Multilateral Economic Institutions and U.S. Foreign Policy: Hearing Before the Subcomm. on Multilateral Int'l Dev., Multilateral Insts., & Int'l Econ., Energy, & Envtl. Pol'y of the S. Comm. on Foreign Relations, 115th Cong., Nov. 27, 2018 (Statement of Jennifer A. Hillman)
Virtually every major international gathering of world leaders recently has ended in failure—or at least failure to reach enough agreement to issue a concluding statement or communique. These failures come at a time when many have been looking for signs that world leaders would come together to address the most pressing problems facing the world—including climate change, the breakdown in the rules of the international trading system, the need everywhere for good jobs that pay a living wage, and rapidly growing income inequality.
The failure of these meetings to produce formal agreements—or even specific paths to reaching agreements in the future—despite the high stakes has left many questioning the ability of the world’s leaders to meet global challenges, shedding a spotlight on the institutions and fora that were established for the purpose of achieving multilateral solutions—particularly the World Trade Organization (WTO), the World Bank and the International Monetary Fund (IMF). The failure to reach agreements can best be seen as part of a long-term trend toward increased complexity in the world that makes it nearly impossible to reach traditional multilateral binding accords, combined with a waning of faith on the part of many countries in multilateralism and multilateral institutions.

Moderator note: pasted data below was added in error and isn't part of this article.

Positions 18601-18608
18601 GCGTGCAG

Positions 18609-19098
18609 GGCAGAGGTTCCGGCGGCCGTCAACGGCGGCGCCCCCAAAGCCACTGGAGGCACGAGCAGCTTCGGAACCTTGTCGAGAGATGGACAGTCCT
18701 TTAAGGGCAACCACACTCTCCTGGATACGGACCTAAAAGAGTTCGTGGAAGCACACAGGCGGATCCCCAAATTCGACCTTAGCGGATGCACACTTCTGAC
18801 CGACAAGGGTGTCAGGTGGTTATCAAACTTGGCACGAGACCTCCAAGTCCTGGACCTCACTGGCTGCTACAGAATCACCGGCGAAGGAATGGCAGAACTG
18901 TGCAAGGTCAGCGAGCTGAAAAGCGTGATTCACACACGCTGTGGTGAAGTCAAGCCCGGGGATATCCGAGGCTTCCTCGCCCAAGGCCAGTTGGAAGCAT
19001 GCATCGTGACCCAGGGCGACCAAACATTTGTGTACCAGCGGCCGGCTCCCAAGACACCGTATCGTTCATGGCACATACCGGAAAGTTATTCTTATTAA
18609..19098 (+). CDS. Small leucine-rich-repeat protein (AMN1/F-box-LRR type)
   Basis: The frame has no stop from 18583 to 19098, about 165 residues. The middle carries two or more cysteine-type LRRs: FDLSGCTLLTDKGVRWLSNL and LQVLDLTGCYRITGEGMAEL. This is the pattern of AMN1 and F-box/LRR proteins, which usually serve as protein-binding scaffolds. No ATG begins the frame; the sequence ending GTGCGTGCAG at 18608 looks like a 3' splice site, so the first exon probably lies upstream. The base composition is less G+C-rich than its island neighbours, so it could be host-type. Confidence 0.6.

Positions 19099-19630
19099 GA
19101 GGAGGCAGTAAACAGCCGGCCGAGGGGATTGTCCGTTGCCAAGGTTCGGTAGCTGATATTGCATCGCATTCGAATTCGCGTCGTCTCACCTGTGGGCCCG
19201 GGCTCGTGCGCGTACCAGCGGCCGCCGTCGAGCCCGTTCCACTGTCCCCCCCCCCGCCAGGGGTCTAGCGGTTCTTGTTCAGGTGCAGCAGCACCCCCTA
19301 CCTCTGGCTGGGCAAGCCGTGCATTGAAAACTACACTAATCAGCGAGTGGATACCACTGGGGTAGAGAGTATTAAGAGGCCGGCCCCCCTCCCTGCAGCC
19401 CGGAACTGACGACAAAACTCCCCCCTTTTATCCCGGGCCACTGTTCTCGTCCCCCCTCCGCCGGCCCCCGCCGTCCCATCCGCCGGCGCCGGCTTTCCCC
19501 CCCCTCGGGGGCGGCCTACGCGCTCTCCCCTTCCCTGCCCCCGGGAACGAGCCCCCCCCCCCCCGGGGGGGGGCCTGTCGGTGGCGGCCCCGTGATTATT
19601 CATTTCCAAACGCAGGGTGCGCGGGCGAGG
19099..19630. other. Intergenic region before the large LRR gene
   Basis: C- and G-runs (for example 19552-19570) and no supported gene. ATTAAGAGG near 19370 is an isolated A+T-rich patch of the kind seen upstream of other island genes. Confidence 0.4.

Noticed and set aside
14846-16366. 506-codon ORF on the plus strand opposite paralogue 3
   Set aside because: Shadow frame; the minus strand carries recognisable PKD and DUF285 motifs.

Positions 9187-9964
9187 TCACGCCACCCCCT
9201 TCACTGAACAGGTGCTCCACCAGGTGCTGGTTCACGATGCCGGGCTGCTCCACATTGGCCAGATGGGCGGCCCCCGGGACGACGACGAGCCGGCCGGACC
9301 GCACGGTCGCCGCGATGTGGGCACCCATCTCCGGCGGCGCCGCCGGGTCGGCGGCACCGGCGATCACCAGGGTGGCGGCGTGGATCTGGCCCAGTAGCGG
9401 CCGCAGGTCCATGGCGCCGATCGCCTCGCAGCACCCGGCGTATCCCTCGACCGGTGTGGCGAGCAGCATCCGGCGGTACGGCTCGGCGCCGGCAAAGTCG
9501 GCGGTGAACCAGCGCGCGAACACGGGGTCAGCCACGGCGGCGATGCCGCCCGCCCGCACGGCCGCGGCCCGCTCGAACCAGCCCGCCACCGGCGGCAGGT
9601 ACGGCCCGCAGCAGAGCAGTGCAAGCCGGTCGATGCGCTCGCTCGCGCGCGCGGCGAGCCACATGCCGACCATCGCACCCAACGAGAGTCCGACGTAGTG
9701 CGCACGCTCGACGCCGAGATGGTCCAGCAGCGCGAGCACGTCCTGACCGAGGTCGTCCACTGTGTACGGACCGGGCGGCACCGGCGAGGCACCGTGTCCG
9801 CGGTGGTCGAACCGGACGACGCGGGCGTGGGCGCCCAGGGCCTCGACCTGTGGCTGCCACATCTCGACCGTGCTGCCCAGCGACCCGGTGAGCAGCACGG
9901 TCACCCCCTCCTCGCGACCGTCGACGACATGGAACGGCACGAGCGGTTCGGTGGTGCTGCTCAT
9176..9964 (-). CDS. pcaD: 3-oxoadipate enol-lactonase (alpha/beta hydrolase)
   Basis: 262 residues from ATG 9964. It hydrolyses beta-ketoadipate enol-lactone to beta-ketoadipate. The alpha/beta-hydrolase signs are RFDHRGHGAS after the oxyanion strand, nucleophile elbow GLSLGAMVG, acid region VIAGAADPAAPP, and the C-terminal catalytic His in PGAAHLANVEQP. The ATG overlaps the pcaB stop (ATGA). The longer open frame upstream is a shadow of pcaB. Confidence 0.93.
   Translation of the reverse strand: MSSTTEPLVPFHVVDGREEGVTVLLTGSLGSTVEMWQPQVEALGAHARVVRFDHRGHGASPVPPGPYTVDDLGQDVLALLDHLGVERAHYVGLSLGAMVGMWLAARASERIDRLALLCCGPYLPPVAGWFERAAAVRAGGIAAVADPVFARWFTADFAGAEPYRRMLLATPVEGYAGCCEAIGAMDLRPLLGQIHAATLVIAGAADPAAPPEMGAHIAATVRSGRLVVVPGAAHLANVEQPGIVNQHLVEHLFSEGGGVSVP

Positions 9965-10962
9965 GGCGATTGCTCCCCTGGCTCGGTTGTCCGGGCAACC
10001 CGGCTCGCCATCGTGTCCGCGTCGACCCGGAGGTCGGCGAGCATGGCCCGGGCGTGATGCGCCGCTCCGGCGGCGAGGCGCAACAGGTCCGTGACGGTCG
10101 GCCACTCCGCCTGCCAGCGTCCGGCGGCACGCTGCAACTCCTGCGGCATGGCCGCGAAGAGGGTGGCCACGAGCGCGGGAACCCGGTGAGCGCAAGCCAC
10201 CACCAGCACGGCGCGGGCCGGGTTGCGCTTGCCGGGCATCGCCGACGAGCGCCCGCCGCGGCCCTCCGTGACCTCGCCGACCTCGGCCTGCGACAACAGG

A number of clear trends emerge from the failures to reach accords at virtually all recent international gatherings:
1) Government policies and international arrangements for collective decision-making have not kept pace with changes in the world, especially the high degree of international economic integration and interdependence.
Much of the increasing complexity in the international economic order stems from the explosive growth in the number and size of multinational corporations and financial institutions, many of which now dwarf the size of most of the nations in the world. Added to the complexity is the increase in the speed at which goods, money and technology moves around the globe in our digital age.
2) Learning to operate in this vastly more complex world will require more multilateralism, not less. As countries emerged from the era of colonialization and began opening their markets, the number of players on global stage increased, making reaching consensus among a much larger group of disparate interests more difficult. But because the most significant problems facing the world cross many international boundaries, solving them will require that countries come together to find regional, plurilateral, or global solutions.
3) It is essential that the international economic institutions be updated and improved, not destroyed or left to wither.
Because it is clear that reaching major new binding accords or creating new international institutions is quite difficult, the best and most achievable solution is to renovate our existing institutions. Each needs to modernize and improve their governance structures to ensure that work can get done despite the increases in complexities and to update their mandates to ensure the ability to address the problems of the 21st century, many of which are quite different from those that existed in the 1940s when these institutions were created.
Given that the crisis is most acute at the WTO, this testimony will focus on what must be done to renovate the World Trade Organization and why doing so is critical, both for the trading system and for the continued existence of a rules-based international economic order. The need for the WTO and its dispute settlement system to remain viable is particularly critical if we are to address the challenges presented by the explosive growth of China and its transformation into the largest exporter of goods in the world.